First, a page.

Confidence among small businesses across Britain has fallen to its lowest for four years, according to a survey carried out by the Federation of Small Businesses whose chairman Mike Cherry claimed that, for the first time since 2009, the UK faced a real chance of recession.
“To head this off, we need to do everything we can to support small firms to grow, create jobs and weather the harsh economic headwinds,” said Cherry. “Even before the EU referendum result, our members were reporting tough business conditions right across the country. The referendum result has settled the question of UK membership of the EU but there are many questions left unanswered.
‘While these remain we must take steps to shore up the economy and support UK small businesses. We need ministers to take stock and roll back any plans which will make doing business more difficult or costly. This should include ending moves to introduce disruptive digital tax reporting and honouring commitments to expand small business rate relief. For the first time since 2009, the UK economy faces a real chance of a recession.”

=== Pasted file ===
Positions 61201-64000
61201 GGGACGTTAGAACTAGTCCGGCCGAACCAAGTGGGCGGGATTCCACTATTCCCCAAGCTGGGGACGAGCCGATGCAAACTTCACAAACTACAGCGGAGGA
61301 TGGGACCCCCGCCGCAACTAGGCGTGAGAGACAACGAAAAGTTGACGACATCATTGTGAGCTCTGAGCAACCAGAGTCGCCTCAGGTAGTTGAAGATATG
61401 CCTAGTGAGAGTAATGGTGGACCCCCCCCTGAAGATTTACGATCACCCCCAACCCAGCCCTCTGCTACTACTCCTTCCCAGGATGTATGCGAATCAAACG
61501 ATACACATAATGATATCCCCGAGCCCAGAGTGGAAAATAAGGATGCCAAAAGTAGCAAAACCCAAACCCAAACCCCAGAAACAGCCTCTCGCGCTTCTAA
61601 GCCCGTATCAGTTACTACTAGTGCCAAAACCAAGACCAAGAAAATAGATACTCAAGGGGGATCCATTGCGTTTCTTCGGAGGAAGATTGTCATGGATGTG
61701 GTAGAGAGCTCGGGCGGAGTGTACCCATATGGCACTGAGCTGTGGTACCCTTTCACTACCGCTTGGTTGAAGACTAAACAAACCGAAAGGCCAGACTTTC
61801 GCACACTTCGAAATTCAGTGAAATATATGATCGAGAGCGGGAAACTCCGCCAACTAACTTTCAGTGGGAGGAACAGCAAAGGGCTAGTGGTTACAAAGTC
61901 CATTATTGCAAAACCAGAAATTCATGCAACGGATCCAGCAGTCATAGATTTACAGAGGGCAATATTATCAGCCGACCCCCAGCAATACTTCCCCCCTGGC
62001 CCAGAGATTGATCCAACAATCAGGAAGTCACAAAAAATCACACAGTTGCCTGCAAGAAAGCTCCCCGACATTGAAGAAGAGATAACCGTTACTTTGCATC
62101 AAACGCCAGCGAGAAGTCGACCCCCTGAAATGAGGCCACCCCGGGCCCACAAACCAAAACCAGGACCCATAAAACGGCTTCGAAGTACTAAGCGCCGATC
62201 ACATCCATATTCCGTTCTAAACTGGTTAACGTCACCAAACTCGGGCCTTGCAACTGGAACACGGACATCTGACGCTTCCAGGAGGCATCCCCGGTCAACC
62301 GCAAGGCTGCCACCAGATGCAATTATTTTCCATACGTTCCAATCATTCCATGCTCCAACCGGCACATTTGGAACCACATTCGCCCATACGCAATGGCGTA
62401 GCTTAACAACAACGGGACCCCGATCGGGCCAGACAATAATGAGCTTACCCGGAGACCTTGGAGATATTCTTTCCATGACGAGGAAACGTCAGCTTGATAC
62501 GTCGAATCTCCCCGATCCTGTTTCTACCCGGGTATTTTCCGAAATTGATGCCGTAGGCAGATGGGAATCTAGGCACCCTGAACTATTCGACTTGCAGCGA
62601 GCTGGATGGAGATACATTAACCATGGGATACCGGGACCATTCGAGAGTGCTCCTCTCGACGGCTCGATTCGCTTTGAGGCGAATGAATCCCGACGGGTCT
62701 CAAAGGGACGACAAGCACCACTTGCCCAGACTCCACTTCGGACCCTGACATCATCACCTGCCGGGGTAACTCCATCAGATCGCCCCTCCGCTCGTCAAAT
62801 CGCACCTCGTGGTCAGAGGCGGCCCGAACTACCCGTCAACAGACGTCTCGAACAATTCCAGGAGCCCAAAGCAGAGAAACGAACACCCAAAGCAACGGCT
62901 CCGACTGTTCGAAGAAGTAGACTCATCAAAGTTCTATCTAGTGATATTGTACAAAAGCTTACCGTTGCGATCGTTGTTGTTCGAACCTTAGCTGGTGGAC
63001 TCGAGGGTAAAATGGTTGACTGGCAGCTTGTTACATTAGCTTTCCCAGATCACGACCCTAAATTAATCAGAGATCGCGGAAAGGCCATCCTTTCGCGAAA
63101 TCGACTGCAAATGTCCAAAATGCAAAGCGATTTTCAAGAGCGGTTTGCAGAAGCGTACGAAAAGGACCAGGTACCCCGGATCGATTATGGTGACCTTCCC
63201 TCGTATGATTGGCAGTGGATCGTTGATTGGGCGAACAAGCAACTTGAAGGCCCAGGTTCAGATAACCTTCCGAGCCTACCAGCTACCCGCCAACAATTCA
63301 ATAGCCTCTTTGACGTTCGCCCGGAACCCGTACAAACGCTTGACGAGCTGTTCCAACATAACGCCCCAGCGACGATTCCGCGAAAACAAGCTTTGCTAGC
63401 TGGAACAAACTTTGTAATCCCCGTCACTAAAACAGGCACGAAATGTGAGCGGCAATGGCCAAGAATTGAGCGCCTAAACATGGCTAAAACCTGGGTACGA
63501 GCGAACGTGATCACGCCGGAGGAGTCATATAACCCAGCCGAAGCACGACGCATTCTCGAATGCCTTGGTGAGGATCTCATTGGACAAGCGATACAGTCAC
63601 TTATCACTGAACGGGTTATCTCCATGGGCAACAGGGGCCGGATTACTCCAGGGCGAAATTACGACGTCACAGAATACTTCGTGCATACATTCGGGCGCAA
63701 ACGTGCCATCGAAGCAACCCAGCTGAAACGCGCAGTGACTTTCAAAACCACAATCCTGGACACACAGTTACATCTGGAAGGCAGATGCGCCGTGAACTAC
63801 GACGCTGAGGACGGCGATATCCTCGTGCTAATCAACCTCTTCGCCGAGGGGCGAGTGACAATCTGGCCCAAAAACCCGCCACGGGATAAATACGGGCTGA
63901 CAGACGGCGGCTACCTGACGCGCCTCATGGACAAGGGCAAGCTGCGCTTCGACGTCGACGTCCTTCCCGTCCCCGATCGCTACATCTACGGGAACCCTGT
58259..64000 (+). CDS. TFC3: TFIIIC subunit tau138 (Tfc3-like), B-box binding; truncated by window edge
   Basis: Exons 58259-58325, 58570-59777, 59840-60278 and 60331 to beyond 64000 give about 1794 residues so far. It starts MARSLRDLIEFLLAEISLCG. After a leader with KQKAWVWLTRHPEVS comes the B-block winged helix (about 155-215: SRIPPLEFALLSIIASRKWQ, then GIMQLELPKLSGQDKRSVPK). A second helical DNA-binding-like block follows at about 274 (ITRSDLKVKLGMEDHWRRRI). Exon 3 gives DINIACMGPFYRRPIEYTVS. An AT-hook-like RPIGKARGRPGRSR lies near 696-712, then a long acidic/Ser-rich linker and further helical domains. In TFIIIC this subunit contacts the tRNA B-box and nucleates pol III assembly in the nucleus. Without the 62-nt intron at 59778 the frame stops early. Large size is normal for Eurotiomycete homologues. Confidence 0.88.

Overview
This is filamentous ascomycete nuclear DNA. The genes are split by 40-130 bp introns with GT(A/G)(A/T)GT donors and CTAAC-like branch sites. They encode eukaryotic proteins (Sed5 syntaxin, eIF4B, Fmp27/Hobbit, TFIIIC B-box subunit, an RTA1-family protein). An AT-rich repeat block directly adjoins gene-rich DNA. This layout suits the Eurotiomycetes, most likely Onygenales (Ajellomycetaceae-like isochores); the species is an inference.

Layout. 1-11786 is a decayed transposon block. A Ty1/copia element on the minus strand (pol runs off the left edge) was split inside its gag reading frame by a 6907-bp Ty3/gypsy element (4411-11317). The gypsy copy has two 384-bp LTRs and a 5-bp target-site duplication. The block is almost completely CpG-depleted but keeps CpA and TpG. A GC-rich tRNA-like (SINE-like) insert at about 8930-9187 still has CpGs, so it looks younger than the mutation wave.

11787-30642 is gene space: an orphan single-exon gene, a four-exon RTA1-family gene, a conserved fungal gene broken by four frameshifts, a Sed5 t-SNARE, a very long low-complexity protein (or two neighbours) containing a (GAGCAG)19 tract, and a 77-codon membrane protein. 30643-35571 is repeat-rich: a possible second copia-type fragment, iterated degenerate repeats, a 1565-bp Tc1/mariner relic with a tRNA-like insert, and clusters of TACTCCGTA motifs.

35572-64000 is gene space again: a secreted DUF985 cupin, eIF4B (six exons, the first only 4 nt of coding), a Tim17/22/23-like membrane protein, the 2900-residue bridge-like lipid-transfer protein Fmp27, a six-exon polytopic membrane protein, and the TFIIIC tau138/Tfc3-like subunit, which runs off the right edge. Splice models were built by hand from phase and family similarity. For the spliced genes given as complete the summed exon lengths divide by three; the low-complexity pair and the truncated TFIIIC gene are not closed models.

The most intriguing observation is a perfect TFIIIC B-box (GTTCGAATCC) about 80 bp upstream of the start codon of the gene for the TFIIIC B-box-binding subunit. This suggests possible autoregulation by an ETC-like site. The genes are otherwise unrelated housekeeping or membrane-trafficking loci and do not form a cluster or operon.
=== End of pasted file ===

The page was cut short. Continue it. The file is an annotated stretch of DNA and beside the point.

A government spokesman said: ‘While any reports of a drop in small business confidence are disappointing, government is working hard alongside businesses and trade organisations including the FSB to deliver the best outcome for businesses of all sizes following the referendum result.”
The survey of 1,000 FSB members was conducted in April and May. Over half of small businesses reported an increase in their overall costs of operation during the past three months compared with the same period a year ago while the number of businesses reporting that taxation was a main cause of changing costs almost doubled compared with a year ago.